• As an illustrative example, referring to FIG. 1, consider a ventilation zone comprising four offices, designated Rooms 1-4. Each room has one occupant, each of whom wears a badge with a passive RFID tag. The four tags are assigned ID codes O1-O4.At 9 a.m., each occupant is in his/her own office, and his/her tag is detected by a tag reader in that office. The zonal compiler receives from the four tag readers four ID codes, one per room, and establishes an occupancy count of four for the zone. At 10 a.m., occupant O1 briefly leaves Room 1, hands a memo to occupant O2 in Room 2, then returns to his/her own office. When the compiler receives from the tag reader of Room 2 a detection of two tags, it compares the ID codes with those previously counted and eliminates the redundant count for occupant O1, thereby maintaining the correct total occupancy count of four.
  • At designated intervals, the zonal occupancy compiler sends its occupancy count to the central DCV microprocessor. The DCV microprocessor takes the occupancy count for each zone and applies the appropriate algorithm based on the current ASHRAE standard or other relevant HVAC codes. Revisiting our illustrative office example, let's say that at 11 a.m. each of the four occupants has one visitor, each wearing an ID badge. Four employee ID codes and four visitor ID codes will be detected by the tag readers in Rooms 1-4, and the occupancy compiler will generate a count of eight occupants for the zone.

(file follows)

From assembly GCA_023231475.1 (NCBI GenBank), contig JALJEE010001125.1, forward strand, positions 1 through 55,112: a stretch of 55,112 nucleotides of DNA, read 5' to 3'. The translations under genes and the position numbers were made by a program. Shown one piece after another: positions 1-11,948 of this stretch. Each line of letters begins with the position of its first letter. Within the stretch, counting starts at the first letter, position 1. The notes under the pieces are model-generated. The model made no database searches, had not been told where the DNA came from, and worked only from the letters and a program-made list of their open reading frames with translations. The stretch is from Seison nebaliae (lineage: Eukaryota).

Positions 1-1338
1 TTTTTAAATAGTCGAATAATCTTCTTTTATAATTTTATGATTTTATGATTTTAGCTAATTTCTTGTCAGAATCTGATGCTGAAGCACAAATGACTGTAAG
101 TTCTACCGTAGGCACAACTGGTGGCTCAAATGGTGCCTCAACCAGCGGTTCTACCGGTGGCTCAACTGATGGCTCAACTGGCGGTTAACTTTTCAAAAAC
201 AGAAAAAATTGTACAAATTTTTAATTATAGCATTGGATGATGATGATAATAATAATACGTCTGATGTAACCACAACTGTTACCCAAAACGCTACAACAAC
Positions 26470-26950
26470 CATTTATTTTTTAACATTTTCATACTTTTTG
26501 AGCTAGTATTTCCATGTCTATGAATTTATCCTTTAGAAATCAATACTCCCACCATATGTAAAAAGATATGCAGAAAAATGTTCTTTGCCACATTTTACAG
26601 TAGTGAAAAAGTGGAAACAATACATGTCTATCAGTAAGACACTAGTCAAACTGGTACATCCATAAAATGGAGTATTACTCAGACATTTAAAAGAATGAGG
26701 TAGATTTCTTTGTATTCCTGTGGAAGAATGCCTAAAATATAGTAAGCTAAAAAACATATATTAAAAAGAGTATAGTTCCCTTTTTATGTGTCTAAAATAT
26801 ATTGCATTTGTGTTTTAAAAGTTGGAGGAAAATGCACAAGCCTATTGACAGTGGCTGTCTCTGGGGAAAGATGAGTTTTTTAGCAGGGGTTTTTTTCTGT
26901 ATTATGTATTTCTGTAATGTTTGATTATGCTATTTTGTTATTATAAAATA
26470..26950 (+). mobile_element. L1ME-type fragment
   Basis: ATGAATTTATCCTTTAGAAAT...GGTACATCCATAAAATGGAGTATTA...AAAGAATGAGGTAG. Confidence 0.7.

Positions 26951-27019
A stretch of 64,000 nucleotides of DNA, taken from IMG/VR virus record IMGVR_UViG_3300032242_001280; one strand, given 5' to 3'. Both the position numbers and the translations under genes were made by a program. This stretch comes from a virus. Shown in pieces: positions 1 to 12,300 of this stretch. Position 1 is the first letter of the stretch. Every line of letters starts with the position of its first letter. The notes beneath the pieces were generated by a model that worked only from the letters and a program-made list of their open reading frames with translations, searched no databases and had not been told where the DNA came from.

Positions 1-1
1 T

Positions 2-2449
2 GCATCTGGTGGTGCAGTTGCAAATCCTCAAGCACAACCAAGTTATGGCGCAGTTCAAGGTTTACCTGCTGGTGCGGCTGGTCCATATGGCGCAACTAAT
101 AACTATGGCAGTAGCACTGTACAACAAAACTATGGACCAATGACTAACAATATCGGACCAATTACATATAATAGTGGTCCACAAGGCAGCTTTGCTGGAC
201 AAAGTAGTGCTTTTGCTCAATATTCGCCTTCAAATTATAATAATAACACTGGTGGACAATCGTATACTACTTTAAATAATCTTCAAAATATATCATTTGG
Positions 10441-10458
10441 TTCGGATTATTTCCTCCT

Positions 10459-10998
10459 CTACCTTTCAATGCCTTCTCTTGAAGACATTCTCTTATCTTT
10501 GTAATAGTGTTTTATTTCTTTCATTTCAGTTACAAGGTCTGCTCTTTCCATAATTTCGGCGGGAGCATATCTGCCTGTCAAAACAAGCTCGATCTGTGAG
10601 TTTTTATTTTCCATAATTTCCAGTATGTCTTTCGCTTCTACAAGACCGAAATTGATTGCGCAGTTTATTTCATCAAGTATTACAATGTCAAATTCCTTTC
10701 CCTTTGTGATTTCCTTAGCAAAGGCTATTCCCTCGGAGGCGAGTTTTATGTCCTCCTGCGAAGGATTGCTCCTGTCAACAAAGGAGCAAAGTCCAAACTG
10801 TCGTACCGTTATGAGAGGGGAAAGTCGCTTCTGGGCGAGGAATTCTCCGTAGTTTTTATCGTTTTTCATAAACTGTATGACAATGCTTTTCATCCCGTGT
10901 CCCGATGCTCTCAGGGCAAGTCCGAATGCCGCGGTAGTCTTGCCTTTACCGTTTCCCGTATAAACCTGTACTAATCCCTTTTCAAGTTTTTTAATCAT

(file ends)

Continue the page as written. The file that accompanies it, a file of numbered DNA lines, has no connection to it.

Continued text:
• The DCV microprocessor would then apply the current ASHRAE ventilation standard 62.1, based on the following algorithm:

  • V bz=(R p ×P z)+(R a ×A z)
  • Where:
  • Vbz=breathing-zone ventilation rate, in cubic feet per minute (cfm)
    Rp=required outdoor airflow rate per person, in cfm
    Pz=zone population, in number of occupants
    Ra=required outdoor airflow rate per unit floor area, in cfin per square foot (cfm/sf)
    Az=zone floor area, in square feet (sf)
  • From Table 6.1 of the ASHRAE standard, the required occupancy airflow rate Rp for office use is 5 cfm per person, while the required floor area airflow rate Ra for office space is 0.06 cfm/sf. Therefore, in our example, if the area of each of the four offices is 1000 sf, the DCV microprocessor will compute the ventilation rate Vbz as follows:

  • V bz=(5×8)+(0.06×4000)=40+240=280 cfm
  • The required ventilation rate of 280 cfm is then implemented for the zone in question through an interface between the DCV microprocessor and the building HVAC system controller.